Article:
Attachment 8.1 to Amendment No. 55 of NRC License No. 22-01914-02, issued on April 13, 2001, lists the groups of employees at United Hospital to receive annual refresher training on NRC requirements. Among those groups of employees are the nuclear medicine technologists.

Contrary to the above, as of May 16, 2002, the licensee did not provide training to employees on their individual responsibility to report promptly to the licensee any condition which may lead to or cause a violation of Commission regulations and licenses or unnecessary exposure to radiation and/or radioactive material.

This is a Severity Level IV violation. (Supplement IV)

The NRC has concluded that information regarding the reason for the violations, the corrective actions taken and planned to correct the violation and prevent recurrence, and the date when full compliance will be achieved, is already adequately addressed on the docket in a letter from United Hospital dated May 16, 2002. Pursuant to 10 CFR 2.201, you are required to submit a written statement or explanation if the description in your May 16, 2002, letter does not accurately reflect your corrective actions or your position. In that case, or if you choose to respond, clearly mark your response as a "Reply to a Notice of Violation, EA-02-060," and send it to the U.S. Nuclear Regulatory Commission, ATTN:  Document Control Desk, Washington, DC 20555 within 30 days of the date of the letter transmitting this Notice of Violation (Notice). At the same time, a copy should be sent to the Regional Administrator and the Enforcement Officer at NRC Region III, 801 Warrenville Road, Lisle, IL 60532-4351.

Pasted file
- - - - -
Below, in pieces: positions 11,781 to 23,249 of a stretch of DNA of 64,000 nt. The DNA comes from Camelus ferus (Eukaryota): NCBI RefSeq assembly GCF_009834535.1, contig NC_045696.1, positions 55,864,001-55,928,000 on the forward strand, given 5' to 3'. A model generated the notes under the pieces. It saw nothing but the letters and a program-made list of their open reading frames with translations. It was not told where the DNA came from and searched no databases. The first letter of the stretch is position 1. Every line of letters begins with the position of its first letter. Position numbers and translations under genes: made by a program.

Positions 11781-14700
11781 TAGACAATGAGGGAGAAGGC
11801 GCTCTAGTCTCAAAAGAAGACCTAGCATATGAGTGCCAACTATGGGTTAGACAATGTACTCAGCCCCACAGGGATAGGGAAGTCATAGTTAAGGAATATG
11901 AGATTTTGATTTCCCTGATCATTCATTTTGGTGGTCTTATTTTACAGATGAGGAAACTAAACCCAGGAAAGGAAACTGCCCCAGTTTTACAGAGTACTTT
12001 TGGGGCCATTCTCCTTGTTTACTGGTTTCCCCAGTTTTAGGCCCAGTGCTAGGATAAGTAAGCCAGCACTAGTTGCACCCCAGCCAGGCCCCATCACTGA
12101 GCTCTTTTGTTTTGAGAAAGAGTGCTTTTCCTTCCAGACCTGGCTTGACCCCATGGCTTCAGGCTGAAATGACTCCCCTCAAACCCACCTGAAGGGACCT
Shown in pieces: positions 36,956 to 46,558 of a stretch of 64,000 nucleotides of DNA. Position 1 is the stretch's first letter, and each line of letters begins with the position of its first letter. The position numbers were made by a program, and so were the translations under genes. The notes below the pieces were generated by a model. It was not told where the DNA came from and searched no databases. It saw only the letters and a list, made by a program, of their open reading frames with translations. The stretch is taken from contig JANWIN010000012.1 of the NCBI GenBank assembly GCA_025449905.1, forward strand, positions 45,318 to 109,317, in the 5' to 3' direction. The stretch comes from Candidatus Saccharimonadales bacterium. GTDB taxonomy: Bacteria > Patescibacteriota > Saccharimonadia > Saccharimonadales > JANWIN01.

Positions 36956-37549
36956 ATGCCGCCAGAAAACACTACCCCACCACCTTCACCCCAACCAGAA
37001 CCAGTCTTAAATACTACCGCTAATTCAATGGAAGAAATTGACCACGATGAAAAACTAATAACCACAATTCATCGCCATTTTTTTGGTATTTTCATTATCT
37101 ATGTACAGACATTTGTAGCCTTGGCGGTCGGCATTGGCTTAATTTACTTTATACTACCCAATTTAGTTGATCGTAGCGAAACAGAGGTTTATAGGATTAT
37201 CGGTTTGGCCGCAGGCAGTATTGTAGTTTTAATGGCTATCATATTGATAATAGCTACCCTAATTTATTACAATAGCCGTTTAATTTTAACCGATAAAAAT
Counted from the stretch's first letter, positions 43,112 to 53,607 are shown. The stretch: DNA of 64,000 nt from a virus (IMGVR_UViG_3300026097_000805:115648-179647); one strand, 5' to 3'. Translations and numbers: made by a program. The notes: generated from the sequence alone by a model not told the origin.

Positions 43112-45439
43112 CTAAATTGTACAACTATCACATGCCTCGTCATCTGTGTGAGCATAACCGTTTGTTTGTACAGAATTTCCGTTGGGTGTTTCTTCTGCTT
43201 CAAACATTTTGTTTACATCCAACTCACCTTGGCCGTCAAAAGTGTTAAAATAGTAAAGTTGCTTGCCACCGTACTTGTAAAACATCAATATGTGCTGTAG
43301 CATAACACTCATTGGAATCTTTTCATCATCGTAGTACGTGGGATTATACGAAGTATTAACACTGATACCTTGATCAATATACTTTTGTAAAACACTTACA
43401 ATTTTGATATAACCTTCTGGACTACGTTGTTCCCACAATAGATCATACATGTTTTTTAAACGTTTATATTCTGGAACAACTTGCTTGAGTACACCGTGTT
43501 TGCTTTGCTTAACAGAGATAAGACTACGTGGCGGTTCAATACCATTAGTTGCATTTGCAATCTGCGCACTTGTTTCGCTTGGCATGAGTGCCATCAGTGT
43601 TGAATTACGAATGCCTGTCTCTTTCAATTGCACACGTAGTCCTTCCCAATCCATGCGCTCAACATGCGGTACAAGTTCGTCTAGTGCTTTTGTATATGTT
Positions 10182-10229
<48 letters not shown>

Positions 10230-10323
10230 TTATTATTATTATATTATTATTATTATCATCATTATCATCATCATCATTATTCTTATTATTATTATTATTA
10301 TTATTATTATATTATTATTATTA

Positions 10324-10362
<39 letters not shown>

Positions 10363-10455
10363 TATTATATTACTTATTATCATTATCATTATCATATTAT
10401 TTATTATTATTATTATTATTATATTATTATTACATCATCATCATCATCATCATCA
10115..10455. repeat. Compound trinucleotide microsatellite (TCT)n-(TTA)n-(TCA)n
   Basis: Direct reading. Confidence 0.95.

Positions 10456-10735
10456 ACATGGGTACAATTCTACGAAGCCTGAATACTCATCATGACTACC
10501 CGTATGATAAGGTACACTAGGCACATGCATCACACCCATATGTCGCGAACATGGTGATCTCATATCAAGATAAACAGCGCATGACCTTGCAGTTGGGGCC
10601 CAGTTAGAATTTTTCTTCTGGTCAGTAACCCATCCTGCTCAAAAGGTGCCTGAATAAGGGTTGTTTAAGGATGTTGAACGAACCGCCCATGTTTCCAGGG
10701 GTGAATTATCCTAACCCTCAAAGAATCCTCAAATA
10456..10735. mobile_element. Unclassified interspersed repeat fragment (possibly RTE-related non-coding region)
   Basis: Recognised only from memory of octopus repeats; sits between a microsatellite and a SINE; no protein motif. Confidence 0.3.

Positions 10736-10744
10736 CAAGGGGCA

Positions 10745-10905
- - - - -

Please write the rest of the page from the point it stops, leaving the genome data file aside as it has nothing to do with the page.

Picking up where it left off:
If you choose to respond, your response will be made available electronically for public inspection in the NRC Public Document Room or from the Publicly Available Records (PARS) component of NRC's document system (ADAMS). ADAMS is accessible from the NRC Web site at http://www.nrc.gov/reading-rm/adams.html (the Public NRC Library). Therefore, to the extent possible, the response should not include any personal privacy or proprietary information so that it can be made available to the Public without redaction.

If you contest this enforcement action, you should also provide a copy of your response, with the basis for your denial, to the Director, Office of Enforcement, United States Nuclear Regulatory Commission, Washington, DC 20555-0001.

In accordance with 10 CFR 19.11, you may be required to post this Notice within two working days.

Dated this 11th day of July 2002.

Page Last Reviewed/Updated Thursday, March 29, 2012